An Association of Corporate Counsel law firm rating system unveiled last month has triggered a lot of interest from the association's in-house lawyer members, who have submitted 1,500 firm reviews. Lawyers at firms are less enthused.
Firms have been crying foul on several fronts, foremost because the in-house counsel comments are anonymous and could cloak lawyers with axes to grind, such as disgruntled former law firm associates.
That's according to the Zeughauser Group, the legal consultancy. Zeughauser wrote to law firms and news organizations last week detailing the feedback it's been getting from law firms. The organization declared that the ratings were "cause for concern."
"We don't see how not sharing reviews with law firms helps accomplish ACC's mission of fostering change," Kent Zimmerman, a Zeughauser consultant in Chicago, said in an e-mail message to The National Law Journal. He said that his organization is channeling the sentiments of law firm clients who are reluctant to independently take on the ACC.
Since the ACC initiated its "value index" last month, its members have shared their opinions about the performances of 500 law firms. The ACC has used the mainly anonymous input to rank firms on a five-point scale. The evaluations and ratings are viewable only by ACC members.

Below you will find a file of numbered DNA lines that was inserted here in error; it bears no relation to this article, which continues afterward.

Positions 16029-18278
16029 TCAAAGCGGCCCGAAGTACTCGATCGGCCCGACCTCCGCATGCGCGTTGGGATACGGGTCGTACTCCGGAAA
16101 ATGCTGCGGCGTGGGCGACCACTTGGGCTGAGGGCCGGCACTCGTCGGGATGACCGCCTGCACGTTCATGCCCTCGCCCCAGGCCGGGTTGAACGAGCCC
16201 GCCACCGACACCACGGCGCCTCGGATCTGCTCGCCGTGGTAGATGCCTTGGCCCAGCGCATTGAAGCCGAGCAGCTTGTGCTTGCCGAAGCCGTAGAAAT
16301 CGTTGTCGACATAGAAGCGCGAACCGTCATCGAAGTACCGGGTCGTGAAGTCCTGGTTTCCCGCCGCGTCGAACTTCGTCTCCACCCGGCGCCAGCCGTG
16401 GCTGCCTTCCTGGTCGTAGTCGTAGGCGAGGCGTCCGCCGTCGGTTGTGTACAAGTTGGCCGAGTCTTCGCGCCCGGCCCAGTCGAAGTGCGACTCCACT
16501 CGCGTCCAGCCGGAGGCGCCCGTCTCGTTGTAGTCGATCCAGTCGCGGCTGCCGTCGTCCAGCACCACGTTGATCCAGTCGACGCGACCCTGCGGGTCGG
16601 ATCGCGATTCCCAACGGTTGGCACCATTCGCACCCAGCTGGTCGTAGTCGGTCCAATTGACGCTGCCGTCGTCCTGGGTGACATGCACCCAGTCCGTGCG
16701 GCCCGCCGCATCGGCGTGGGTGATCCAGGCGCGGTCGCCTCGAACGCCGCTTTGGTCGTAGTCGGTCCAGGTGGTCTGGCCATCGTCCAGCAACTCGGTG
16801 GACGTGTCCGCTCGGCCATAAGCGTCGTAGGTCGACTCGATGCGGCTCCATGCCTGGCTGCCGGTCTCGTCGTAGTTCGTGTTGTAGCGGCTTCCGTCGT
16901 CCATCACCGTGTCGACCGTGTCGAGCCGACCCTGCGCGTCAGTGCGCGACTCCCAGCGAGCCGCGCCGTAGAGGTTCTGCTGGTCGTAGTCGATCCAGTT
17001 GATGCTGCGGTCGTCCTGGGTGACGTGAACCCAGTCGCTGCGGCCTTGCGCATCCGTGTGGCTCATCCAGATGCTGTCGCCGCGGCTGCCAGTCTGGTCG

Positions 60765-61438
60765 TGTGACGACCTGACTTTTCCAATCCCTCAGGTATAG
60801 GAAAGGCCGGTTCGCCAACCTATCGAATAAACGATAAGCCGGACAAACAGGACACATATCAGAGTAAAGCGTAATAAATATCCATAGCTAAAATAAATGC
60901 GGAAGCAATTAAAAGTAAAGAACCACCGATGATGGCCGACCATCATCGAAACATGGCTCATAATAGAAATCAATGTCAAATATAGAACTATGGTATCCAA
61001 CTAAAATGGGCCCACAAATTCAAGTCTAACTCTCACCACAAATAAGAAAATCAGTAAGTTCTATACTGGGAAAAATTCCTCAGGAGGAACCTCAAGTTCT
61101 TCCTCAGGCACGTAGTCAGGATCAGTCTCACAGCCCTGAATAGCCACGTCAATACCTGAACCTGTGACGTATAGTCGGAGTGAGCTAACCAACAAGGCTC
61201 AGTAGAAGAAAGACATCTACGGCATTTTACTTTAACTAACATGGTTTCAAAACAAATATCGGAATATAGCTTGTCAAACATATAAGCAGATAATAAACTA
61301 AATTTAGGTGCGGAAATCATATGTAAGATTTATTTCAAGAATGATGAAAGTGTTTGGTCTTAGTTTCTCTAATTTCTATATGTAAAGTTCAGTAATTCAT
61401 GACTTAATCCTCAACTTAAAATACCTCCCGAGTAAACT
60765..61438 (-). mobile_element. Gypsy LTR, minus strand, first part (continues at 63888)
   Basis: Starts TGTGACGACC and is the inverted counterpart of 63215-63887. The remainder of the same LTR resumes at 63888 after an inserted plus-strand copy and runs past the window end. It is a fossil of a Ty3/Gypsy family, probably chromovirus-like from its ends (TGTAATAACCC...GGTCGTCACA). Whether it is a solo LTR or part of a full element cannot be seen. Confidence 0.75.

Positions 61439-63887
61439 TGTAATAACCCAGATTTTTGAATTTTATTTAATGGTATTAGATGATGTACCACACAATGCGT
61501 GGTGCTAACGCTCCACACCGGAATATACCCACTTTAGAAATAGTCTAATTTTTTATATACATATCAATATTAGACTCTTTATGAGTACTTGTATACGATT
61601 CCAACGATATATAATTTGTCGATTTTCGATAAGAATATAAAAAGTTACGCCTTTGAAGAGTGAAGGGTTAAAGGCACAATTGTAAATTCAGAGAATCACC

Zeughauser Group chief Peter Zeughauser, a former ACC national chairman, has had "an extensive dialogue" about the index's perceived drawbacks with the ACC and has met with ACC President Fred Krebs, Zimmerman said.
In an interview, Krebs said that the association plans to make the feedback available to law firms before year's end and is studying how best to do that. The index is still in the early stages of development and the ACC wanted to have a critical mass of evaluations before disseminating the information more widely, he said.
"You need to have a good number of evaluations to make it meaningful. Otherwise, one or two either very good or very bad evaluations would skew the ratings," Krebs said.
So far, about two-thirds of the evaluations have been anonymous, but Krebs hopes that more lawyers will identify themselves in future reviews. The association wanted to give members the option to opine anonymously to encourage candor, he said.
Krebs noted that the index is intended to help in-house counsel squeeze more value for their money at a time when companies are seeking ways to reduce legal costs. The association hopes the information will spur communication both among its members and between them and firms, he said.
So far, the ratings have been quite high -- 4.4 or 4.5 on average, Krebs said.
"We're not interested in bad-mouthing firms or beating up on firms," Krebs said. "This is meant to be a member service and to stimulate dialogue."